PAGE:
Do you feel like you can’t keep up with the dieting rules and advice? One day eggs are bad, then they are suddenly good. Some tell you to avoid high-fat dairy products, then you hear that this is a great way to lose weight. It can certainly be confusing!
The field of nutrition is filled with mixed messages, constantly changing based on new research and new technology. Here are some of the reasons why there is so much confusion.
1. Nutrition is a growing field
Although people have paid attention to what they eat and what herbs and foods have medicinal properties for centuries, the idea of using science to back up these ideas is relatively new, having only been around since the 19th century or so. This is not a lot of time to really learn and understand the human body and all of its complexities. So, when new research contradicts previous thinking, or seems to introduce something new, it can become very popular very quickly, without really having been proven to be solid for generations. Seeing long term effects takes a long time.
2. Difficult research designs
In order to properly design a research study, there must be careful controls. When it comes to nutrition studies, human behaviour plays a huge role in the validity of the studies, especially when scientists are trying to track what people eat and how much. When you add in how different people have very different body systems, and other conditions, it can be extremely difficult to accurately distinguish the factors that contribute to results and determine specific correlations. There is a huge difference between correlation (or relationship) and causation (or cause).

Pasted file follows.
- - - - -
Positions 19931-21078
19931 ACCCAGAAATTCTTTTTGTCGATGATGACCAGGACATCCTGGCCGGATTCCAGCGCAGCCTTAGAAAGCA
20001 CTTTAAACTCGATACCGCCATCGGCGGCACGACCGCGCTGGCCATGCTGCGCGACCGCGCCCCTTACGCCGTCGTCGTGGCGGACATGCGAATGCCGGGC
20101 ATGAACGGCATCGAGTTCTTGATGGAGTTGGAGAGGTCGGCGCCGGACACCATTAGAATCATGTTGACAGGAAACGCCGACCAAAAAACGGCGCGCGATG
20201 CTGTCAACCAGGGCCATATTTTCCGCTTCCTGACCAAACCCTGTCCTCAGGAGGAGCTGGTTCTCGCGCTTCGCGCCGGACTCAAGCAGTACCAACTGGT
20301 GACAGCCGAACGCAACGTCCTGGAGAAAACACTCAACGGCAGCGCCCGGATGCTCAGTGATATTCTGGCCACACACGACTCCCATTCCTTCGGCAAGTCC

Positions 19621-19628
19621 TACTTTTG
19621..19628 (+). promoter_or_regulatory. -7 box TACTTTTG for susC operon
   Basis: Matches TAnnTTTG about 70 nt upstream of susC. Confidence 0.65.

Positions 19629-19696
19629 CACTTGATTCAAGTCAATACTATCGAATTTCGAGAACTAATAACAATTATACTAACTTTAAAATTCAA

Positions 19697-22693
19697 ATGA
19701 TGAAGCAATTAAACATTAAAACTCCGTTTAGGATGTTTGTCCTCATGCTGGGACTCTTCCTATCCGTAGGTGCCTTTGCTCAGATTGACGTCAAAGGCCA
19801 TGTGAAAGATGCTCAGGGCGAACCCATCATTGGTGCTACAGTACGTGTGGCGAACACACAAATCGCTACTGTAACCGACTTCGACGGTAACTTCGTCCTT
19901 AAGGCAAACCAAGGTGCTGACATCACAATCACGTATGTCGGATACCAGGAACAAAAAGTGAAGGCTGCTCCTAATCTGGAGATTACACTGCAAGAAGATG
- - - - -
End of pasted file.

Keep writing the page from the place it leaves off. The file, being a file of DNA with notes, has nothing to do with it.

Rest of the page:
3. Sensational news
It is pretty common for something new and different to hit the headlines in a sensational manner. This certainly rings true when it comes to new nutritional research regarding what you should (or should not) be eating. It is important to read carefully, and make sure that the information you are presented with is accurate and trustworthy. Remember, there are no magic pills, no secrets to success, and no “one size fits all” answer when it comes to good nutrition, as our bodies and issues are all slightly different.
4. Research is expensive
Because research is so expensive, it is often funded by companies that can profit from certain studies or certain results. This could lead to slanted research, or research that helps a company sell their product, rather than being solid nutritional research. This does not mean that all companies funding research lack credibility, but it does mean that you should be careful when you read the research, especially if the funding source has something to gain.
When you notice new nutritional information or guidelines about healthy eating being promoted, it’s important to remember to check out how the study was funded and who stands to gain from the information being disseminated, how controversial the findings are and how much they change about what you already know, and the source of the news you are reading and whether or not they are reputable.
If it seems too good to be true, then it probably is. Take the advice that makes sense, is well-explained, and fits with your lifestyle (assuming you have an active, healthy lifestyle!). There are no magic solutions when it comes to good health or weight loss, so consulting your doctor or nutritionist can help you determine what is best for you.